Will the signing Andrew Hawkins pay off for the Browns?

Andrew Weber-USA TODAY Sports

Andrew Hawkins is officially a Brown after the Bengals opted not to match his offer sheet. Was the deal a coup for Cleveland or a move it'll come to regret?

When it comes to salary hierarchy on an NFL offense, there is no question quarterbacks lead the way. Left tackles come next, typically followed by No. 1 receivers, running backs, right tackles, etc. Somewhere well down the list is the slot receiver, or at least it has been.

While the best pure slot receivers rack up catches and yards in bunches, their production is often met with the rationale of "yeah, but slot receivers are a dime a dozen." Some of the most prolific slot receivers have struggled to find lucrative contracts in free agency. That mentality and salary trend began to change in recent seasons. Teams are more willing to pay for production in the modern-day NFL, but in order for a slot receiver to find a deal, he typically has to have produced at nearly a 100-catch-per-season level.

Then there is Andrew Hawkins.

Hawkins hasn't produced like a Wes Welker. Hawkins doesn't have the versatility to play inside or out like a Victor Cruz. Hawkins doesn't even have a 100-catch season on his resume like a Julian Edelman. Consider for a moment that Edelman's totals from last season (105 catches, 1,056 yards, six TDs) are more than what Hawkins amassed in three seasons with Cincinnati (86 catches, 995 yards, four TDs).

The fact Edelman's four-year, $17 million deal is only moderately better than Hawkins four-year, $13.6 million pact makes it seem like either the Patriots got a steal or the Browns overpaid. Dexter McCluster's three-year, $9 million contract doesn't make Hawkins' deal look any better for Cleveland. On paper, it certainly looks like the Browns drastically overpaid for Hawkins. Whether that proves to be the case will depend entirely on how Hawkins takes advantage of a massive opportunity.

A year ago, Edelman received little interest before signing a one-year, $1 million deal. He didn't change drastically as a player from 2012 to 2013, but his opportunity changed. He wen't from buried on the depth chart to starting. Hawkins now has that same opportunity. Injuries derailed the start of his season last year and he fell to fourth on the depth chart. He's an instant starter in the slot for Cleveland and could be in line for 100 or more targets next season. With Josh Gordon drawing coverage on the outside, Hawkins is going to be free to work and use his exceptional quickness and lateral agility.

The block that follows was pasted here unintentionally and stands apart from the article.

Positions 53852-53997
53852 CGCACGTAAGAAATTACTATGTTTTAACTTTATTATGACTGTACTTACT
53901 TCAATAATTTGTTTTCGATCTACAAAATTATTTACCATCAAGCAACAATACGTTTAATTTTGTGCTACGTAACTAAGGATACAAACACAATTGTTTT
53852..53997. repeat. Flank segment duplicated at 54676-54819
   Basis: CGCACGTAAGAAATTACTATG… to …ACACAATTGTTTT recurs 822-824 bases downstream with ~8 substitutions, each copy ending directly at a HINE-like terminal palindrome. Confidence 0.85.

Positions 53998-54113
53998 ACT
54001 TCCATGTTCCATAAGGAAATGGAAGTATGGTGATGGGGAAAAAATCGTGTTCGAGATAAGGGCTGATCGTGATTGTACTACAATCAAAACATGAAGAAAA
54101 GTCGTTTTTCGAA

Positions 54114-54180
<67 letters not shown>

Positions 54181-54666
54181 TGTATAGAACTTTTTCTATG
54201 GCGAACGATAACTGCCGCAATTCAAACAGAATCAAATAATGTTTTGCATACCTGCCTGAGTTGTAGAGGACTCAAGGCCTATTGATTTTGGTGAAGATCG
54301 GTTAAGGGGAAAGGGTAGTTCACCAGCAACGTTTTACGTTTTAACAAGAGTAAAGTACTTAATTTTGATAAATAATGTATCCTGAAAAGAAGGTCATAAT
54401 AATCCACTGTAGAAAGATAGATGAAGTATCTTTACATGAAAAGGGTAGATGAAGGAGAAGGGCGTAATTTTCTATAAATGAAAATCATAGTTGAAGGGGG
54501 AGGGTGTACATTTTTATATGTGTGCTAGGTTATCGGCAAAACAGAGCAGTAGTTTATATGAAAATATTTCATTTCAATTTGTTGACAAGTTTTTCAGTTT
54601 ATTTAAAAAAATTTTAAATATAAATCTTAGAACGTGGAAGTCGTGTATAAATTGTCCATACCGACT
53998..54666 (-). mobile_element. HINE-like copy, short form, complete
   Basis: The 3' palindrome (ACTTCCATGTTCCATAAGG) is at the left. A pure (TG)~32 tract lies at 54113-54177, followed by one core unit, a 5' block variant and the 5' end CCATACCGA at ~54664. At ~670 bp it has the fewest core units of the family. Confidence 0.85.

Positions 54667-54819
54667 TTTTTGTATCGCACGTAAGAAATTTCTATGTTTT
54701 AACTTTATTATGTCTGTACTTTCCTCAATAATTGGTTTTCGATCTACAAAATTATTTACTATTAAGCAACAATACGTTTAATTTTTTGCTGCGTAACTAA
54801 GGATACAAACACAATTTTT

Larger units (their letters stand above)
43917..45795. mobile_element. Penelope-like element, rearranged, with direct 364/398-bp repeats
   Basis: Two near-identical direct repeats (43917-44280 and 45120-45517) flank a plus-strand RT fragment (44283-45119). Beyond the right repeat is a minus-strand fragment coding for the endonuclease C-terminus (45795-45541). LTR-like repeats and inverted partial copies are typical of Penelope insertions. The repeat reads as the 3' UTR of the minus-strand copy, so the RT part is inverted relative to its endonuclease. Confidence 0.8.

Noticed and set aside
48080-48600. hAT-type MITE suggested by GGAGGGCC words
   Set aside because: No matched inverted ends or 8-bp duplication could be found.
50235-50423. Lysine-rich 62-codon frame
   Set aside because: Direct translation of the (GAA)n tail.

If you were a general manager, which of these four players would you prefer?

Player Catch Rate Yards Per Target Yards Per Catch Average Annual Salary
Player A 71.6 percent 7.8 11.1 $6 million
Player B 66.4 percent 6.3 9.4 $5.7 million
Player C 65.1 percent 7.5 11.6 $3.4 million
Player D 67.1 percent 6.8 10.2 $4.25 million
Player E 66.4 percent 5.8 8.7 $3 million

Players A and C are the most efficient of the four, although Player C makes nearly half of what Player A does. Player D is third, both in yards per target and salary while Player B is the second-highest paid but the second-least productive. In this case, Hawkins is Player C, Welker is Player A, Edelman is Player D, McCluster is Player E and Danny Amendola is Player B.

All of a sudden, that contract doesn't look so bad.

That isn't to say Hawkins will immediately become as productive as Welker, but at least on a per target basis he has been. Hawkins has done more with his opportunities than Edelman, he just hasn't had the benefit of a 150-target season. McCluster provides value as a return man, but is no where near the receiver Hawkins is.

Which brings us back to that contract. Hawkins is an immediate upgrade over Davone Bess and should be one of the top targets for whoever plays quarterback for the Browns next season. If he is targeted 125 times, it's entirely realistic Hawkins will produce on a similar level to what Edelman did last season. The biggest difference is when Hawkins' numbers spike due to bigger opportunity he won't immediately hit the market. The Browns will have him locked in for three more seasons at a very reasonable rate.

It's a gamble, sure. Hawkins has had injury issues and has never proven he can handle a 100-plus target workload. However, with plenty of salary cap space, it's a worthwhile gamble for the Browns who will pay Hawkins $5.8 million next season. If he works out and blows up, great, you have your slot receiver for the next three seasons on the cheap. If not, the deal won't hurt you long-term and you can move on.

On paper it looks it may look like a bust, but by next year the Browns might be lauded for one of the shrewdest moves of free agency.

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